Explore the Ancient Trees of Africa   Giant Tree Climbing expedition

 By Leon Visser

Lindani, Stellenbosch

June 2013

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Tallest planted tree in the world

Imagine spending a whole month climbing giant trees – many of them for the first time.. This is what a group of 5 international tree climbers and I did in January 2013 as part of an initiative to create an awareness of the incredible heritage we have in our South African giant trees.

 Did you know for example that SA has the tallest planted tree in the world? It is an 81.5m tall gum tree in Magoebaskloof near Tzaneen climbed and measured for the first time on the trip. We also have the biggest, oldest baobab in the world– the magnificent Sagole tree in northern Limpopo. Its stem is so huge that it looks like a mini cliff face.

 

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                                                                                          The cliff - like Sagole baobab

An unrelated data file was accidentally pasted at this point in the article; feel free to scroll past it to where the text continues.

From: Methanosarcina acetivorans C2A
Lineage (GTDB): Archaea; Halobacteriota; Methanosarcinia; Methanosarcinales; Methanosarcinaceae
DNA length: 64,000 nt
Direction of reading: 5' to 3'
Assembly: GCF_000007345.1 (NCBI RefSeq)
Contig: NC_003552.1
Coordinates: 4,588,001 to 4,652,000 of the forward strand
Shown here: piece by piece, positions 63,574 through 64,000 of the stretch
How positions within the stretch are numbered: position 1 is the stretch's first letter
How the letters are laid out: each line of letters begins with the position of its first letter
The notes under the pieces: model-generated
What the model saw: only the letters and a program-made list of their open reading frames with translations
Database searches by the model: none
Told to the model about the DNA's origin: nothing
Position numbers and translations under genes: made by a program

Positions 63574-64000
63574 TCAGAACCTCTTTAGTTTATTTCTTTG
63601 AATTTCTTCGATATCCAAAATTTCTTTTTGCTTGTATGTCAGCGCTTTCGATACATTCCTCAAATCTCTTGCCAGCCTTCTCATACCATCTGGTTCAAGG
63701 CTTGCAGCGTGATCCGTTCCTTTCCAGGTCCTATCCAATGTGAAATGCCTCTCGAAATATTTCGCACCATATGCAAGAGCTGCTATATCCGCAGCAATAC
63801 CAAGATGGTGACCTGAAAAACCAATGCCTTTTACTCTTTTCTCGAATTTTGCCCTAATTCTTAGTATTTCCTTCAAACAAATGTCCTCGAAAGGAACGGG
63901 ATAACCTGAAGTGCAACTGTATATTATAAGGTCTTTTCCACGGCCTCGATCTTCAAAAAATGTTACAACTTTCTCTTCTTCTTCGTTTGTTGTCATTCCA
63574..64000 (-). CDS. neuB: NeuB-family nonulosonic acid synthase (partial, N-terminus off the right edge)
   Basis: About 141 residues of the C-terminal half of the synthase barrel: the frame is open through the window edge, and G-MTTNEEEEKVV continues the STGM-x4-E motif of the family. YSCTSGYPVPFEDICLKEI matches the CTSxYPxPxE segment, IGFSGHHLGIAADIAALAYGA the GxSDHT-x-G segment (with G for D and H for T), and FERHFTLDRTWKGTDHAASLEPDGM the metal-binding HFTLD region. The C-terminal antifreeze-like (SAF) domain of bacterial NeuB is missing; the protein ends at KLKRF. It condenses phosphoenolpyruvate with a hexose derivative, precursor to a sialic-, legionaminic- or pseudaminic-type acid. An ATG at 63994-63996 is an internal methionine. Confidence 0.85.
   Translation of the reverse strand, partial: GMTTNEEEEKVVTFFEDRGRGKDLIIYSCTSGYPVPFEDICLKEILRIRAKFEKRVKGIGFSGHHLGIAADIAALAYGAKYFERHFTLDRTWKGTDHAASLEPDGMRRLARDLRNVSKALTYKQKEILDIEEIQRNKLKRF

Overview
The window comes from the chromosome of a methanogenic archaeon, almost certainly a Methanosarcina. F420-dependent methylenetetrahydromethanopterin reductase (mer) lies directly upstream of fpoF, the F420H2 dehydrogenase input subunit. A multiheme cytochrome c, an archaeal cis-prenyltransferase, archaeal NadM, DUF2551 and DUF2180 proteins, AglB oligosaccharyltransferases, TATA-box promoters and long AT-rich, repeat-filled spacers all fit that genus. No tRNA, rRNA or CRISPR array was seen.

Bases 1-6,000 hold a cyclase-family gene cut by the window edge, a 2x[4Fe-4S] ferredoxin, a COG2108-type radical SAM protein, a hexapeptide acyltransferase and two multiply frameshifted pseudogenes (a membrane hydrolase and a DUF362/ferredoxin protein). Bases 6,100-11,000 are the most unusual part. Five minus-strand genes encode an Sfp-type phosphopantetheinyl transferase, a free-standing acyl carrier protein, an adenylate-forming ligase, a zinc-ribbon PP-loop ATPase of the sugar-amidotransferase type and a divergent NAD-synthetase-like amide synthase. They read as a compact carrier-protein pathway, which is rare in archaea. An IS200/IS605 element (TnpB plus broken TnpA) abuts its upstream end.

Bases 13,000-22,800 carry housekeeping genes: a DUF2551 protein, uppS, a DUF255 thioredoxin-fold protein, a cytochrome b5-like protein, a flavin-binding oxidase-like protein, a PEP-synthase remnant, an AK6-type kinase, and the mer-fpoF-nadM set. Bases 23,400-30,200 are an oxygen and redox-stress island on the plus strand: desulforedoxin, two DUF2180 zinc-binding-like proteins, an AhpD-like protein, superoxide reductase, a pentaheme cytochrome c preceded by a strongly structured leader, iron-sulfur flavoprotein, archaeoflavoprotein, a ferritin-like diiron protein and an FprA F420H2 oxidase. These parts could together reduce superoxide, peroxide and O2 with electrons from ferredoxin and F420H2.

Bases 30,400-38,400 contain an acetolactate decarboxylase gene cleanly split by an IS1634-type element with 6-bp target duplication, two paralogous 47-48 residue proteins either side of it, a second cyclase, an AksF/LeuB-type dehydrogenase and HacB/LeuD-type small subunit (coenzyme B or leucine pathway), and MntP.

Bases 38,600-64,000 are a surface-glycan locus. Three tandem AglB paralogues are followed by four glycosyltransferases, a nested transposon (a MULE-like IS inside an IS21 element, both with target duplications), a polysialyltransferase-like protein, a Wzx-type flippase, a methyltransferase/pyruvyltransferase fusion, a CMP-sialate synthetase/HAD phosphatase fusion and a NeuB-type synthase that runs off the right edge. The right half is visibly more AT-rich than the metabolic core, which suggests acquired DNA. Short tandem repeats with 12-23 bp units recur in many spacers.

All 20 trees climbed were SA champion trees, which mean they are officially protected.  Every tree climbed was measured using a tape – so there were some that had to have their estimated heights adjusted. The tape never lies! The climbing techniques used were strictly according to international standards with special rope-saving devices to protect the branches from being damaged by rope and no climbing spikes were used as this would hurt the trees. We were at pains to leave the canopies of the old growth forest trees intact and careful not to disturb any part of the ecosystem.

 

The expedition was the first of its kind in the country, partly research and plenty of excitement. It was initiated by David Wiles, a British arborist who spent his early years as a kid in Zimbabwe and who had a longing to come back to Africa. He got a team of 4 other climbers together – Steve Fry and Geoff Pugsley from the UK, Drew Bristow from New Zealand, Vince Jolin from Canada, and of course myself, the only South African. It took a whole year to get permission to climb these trees and organise logistics/sponsorship.

 

The fun started in Cape Town early January 2013 at the famous Ardene gardens where there is a truly massive Alleppo pine (Pinus halepensis) and a huge Ficus, one of the biggest trees by volume in the country.  These were climbed and measured in a day.